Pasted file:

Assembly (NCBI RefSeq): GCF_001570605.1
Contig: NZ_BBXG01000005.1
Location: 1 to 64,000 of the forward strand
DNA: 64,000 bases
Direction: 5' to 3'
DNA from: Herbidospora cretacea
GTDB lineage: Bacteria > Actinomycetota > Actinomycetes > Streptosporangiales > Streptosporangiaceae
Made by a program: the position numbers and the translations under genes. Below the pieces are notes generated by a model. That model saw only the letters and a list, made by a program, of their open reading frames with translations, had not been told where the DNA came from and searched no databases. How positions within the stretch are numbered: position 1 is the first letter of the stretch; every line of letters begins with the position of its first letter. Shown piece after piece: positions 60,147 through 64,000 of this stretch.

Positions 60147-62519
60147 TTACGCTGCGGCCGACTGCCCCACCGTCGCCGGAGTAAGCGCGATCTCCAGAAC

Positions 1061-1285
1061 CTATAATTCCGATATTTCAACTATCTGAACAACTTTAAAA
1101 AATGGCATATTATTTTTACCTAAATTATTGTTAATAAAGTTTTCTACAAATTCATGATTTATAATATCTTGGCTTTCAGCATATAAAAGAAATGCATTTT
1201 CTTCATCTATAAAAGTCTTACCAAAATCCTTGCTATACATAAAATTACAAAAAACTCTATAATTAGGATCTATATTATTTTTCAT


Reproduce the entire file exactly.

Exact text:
Assembly (NCBI RefSeq): GCF_001570605.1
Contig: NZ_BBXG01000005.1
Location: 1 to 64,000 of the forward strand
DNA: 64,000 bases
Direction: 5' to 3'
DNA from: Herbidospora cretacea
GTDB lineage: Bacteria > Actinomycetota > Actinomycetes > Streptosporangiales > Streptosporangiaceae
Made by a program: the position numbers and the translations under genes. Below the pieces are notes generated by a model. That model saw only the letters and a list, made by a program, of their open reading frames with translations, had not been told where the DNA came from and searched no databases. How positions within the stretch are numbered: position 1 is the first letter of the stretch; every line of letters begins with the position of its first letter. Shown piece after piece: positions 60,147 through 64,000 of this stretch.

Positions 60147-62519
60147 TTACGCTGCGGCCGACTGCCCCACCGTCGCCGGAGTAAGCGCGATCTCCAGAAC

Positions 1061-1285
1061 CTATAATTCCGATATTTCAACTATCTGAACAACTTTAAAA
1101 AATGGCATATTATTTTTACCTAAATTATTGTTAATAAAGTTTTCTACAAATTCATGATTTATAATATCTTGGCTTTCAGCATATAAAAGAAATGCATTTT
1201 CTTCATCTATAAAAGTCTTACCAAAATCCTTGCTATACATAAAATTACAAAAAACTCTATAATTAGGATCTATATTATTTTTCAT